Navajo Superintendent Annual Reports, 1919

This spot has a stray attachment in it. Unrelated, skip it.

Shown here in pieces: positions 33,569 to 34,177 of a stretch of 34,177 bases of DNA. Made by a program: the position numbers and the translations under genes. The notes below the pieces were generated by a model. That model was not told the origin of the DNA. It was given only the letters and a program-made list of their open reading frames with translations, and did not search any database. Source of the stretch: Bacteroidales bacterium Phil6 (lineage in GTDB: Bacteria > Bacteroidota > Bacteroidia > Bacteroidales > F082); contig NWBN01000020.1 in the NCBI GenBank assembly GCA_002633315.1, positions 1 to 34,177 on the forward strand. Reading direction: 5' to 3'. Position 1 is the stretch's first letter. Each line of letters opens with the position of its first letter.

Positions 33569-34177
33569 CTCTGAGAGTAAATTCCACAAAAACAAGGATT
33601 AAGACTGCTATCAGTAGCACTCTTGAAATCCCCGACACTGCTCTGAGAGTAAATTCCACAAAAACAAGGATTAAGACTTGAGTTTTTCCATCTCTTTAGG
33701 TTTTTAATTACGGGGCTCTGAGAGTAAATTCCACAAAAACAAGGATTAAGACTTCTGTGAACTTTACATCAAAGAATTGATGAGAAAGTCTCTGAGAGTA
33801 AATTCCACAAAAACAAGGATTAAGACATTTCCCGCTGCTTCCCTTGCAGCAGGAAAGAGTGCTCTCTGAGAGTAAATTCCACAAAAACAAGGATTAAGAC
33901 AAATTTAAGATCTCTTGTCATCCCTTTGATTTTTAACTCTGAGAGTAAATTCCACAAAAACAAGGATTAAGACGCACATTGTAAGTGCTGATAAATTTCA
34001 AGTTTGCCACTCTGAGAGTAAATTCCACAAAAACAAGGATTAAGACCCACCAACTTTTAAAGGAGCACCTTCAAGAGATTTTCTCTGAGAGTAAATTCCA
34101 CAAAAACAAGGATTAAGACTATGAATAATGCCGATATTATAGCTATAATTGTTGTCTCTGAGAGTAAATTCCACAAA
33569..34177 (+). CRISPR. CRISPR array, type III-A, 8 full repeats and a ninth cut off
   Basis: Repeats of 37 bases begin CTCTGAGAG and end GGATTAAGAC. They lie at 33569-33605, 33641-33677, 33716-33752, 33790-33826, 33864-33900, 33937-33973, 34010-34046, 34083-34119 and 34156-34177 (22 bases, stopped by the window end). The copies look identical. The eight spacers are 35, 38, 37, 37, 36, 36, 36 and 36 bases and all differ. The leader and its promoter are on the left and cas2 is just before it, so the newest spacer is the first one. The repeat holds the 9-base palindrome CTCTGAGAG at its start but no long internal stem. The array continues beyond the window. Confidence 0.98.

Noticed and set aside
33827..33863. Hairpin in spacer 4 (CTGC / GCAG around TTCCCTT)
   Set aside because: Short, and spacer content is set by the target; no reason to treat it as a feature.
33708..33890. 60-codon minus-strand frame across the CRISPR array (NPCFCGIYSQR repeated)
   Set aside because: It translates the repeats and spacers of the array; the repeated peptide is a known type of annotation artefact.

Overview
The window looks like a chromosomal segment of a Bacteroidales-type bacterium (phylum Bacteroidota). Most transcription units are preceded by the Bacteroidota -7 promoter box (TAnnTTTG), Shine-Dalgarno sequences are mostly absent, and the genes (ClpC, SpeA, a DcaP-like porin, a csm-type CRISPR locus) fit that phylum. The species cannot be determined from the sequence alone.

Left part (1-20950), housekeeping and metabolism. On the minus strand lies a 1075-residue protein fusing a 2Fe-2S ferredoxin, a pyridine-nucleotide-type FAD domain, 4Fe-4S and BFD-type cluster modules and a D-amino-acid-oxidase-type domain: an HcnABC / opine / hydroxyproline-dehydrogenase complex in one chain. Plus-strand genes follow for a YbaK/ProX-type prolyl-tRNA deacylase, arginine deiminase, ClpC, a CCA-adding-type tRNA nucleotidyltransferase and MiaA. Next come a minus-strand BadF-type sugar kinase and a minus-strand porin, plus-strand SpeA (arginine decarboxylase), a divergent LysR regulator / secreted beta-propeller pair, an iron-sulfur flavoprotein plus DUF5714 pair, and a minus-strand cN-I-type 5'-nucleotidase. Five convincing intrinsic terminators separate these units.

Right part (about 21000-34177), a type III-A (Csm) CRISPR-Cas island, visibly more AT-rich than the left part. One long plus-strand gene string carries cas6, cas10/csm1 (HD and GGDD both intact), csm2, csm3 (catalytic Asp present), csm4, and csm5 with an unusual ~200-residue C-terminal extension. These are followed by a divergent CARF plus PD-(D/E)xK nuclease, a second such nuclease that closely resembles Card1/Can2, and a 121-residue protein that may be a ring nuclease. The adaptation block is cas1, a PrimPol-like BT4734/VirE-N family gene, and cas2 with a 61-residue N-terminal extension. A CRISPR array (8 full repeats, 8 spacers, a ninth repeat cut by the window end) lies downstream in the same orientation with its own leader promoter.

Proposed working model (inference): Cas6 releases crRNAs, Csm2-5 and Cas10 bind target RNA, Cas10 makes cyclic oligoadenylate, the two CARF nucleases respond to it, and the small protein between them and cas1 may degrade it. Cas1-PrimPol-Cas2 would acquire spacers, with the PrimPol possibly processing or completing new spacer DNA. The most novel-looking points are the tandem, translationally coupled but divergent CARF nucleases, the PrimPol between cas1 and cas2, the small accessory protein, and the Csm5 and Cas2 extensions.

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- 13 jurisdiction are self- supporting depending mostly on the live stock industry. Many able bodied men work on the railroad and coal mines for a livelihood while their wifes and children attend to the flocks. During the winter of 1918 to 1919 which was very severe in this section, the Nava jos lost a great number of sheep and cattle. So far I have been unable to learn the percentage of the loss, this was due to the deep snows and on account of the drough the past year. However, the land crop was good and offset this loss to a great extent. Owing to the high price of breeding stock this year, the Indians are unable to make any purchases. I have made several inquiries about rams for these people and find that the cheapest I can get rams for is$ 47. 00 per head and the Indians are unable to pay that price for breeding animals and it is necessary for them to content themselves with the stock they have on hand for breeding purposes. Quite a number of Indians on the public domain have leased land from the Santa Fe R. R. Co. This reservation is not adapted to the dairying industry owing to the lack of forage. As stated in my former report the Navajo School has a fine dairy Barn and the request is now before your office for the purchase of a good dairy herd. The Indian women on the reservation have manufactured

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